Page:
QB play has NFC West (except Cards) on rise
DEC 07, 2012 3:14p ET
The NFC West hasn’t produced two playoff teams in the same season since 2004, and the division hasn’t produced a Super Bowl champ with its current alignment; the AFC West is the only other division without a Super Bowl champ over that 10-year time period.
Both of those facts may be altered this season, with the 49ers a legitimate contender for the title and the Seahawks currently sitting in the NFC’s final wild-card spot.
“Times have changed,” said Doucet, now in his fifth season with the Cardinals. “We knew that this division was only going to continue to get betterm and that’s what you’re seeing this season. We’re not a division to overlook anymore. You even got St. Louis beating San Francisco. Anything can happen.”
Defense has certainly played a role in the division’s sudden uptick. All four NFC West clubs are currently ranked among the NFL’s top 12 in total defense. But Arizona is proof that defense alone can’t do much.
At the risk of repeating ourselves, the common denominator for the 49ers’, Rams’ and Seahawks’ improved standing is quarterback play. The 49ers are perhaps the only club in the NFL with two legitimate options at QB -- Colin Kaepernick and Alex Smith -- and they are in first place. The Rams’ Sam Bradford struggled earlier in the season, as did his club, but his improved play of late has St. Louis within a half-game of .500 and still in the wild-card chase.
Then there’s Seahawks rookie QB Russell Wilson, whom Seattle drafted in the third round -- five picks before the Cardinals chose cornerback Jamell Fleming. While Smith still has the NFL’s third-highest QB rating at 104.1, and Kaepernick’s 96 rating would be ranked seventh if he had taken enough snaps, Wilson is just a shade behind him at 95.2, the seventh-best rating in the league among qualifiers.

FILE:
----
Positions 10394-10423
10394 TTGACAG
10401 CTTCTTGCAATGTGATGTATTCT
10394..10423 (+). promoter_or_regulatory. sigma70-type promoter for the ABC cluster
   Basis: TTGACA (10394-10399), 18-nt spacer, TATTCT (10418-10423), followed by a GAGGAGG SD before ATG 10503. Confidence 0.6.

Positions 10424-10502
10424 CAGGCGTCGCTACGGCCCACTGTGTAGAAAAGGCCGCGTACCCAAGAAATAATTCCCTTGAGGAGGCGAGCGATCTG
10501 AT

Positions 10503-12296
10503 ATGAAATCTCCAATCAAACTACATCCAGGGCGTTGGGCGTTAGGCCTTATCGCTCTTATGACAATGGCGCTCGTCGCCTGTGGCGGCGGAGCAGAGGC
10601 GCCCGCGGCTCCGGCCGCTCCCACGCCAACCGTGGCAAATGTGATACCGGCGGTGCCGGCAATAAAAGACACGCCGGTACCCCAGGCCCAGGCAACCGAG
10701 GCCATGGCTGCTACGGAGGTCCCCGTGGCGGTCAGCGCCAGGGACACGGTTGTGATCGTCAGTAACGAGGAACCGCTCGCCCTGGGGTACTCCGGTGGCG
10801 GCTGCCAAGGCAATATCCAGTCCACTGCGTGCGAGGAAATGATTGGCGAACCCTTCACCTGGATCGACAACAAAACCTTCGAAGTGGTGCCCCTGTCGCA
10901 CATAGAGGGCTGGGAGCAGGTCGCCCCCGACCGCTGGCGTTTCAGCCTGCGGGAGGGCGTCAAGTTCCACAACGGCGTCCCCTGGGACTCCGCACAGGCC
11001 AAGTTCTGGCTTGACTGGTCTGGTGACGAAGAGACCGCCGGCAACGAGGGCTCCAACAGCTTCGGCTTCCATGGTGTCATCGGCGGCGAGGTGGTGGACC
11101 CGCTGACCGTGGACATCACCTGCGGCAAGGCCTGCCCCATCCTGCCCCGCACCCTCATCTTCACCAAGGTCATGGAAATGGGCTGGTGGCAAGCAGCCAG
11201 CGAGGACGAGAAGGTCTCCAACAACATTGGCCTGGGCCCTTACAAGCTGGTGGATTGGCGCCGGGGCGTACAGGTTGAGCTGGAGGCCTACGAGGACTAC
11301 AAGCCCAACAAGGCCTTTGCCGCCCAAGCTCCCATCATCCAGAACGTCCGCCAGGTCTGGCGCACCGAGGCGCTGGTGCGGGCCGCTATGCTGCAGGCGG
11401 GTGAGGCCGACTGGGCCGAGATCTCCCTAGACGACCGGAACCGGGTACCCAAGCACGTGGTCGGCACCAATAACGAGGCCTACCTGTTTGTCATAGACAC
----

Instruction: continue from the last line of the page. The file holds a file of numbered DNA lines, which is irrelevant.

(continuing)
Wilson owns a 63.4 completion percentage with 19 TDs and eight interceptions this season. But in his last four games, Wilson has nine TDs and zero interceptions with 778 passing yards and 170 rushing yards. How much has that meant to the Seahawks' resurgence?
“I think it’s everything,” Cardinals defensive coordinator Ray Horton said. “Last year, they had a mobile, athletic quarterback in (Tarvaris) Jackson, but they didn’t go far. I’d put it all on (Wilson)… the quarterback position is so important that he gets the lion’s share of it.”
A lot of teams passed on Wilson despite a sensational senior season at Wisconsin in which he threw for 3,175 yards with a 72.8 completion percentage, 33 TDs and just four interceptions. Unfortunately for the fan base, the Cardinals were one of those teams (although it should be noted the club did not have a second-round pick, and there’s no telling how Wilson would have meshed with the Cardinals’ system and personnel).
“With Russell playing so well at quarterback for us, it gives us the hopes that we can really build on this young group of guys,” Seattle coach Pete Carroll said. “We hoped that we would have the dynamic football player -- that the terrific kid as a leader would show up, and it has.
“I have always looked for guys that are unusually gifted and talented, and I didn’t care what size they were when they were that unique.”
It’s impossible to predict career arcs for Wilson and Kaepernick. Neither has played enough games to declare their selections an unmitigated success for their clubs. But the NFL is all about the now, and the depressing reality therein is that three NFC West teams have varying degrees of stability at quarterback and one does not.
You don’t need to guess who’s who. It’s reflected in the standings. The truth is, every team in the NFC West is now ahead of the Cardinals in terms of development because every team in the NFC West has a better situation at quarterback than the Cardinals.
Feeling depressed? Well, take heart. Things could be worse. You could be rooting for the Jaguars.
In that same 2012 draft in which Wilson went in the third round, Jacksonville selected its third player of the draft five spots before the Seahawks. The Jags' selection: Bryan Anger. He’s a punter.
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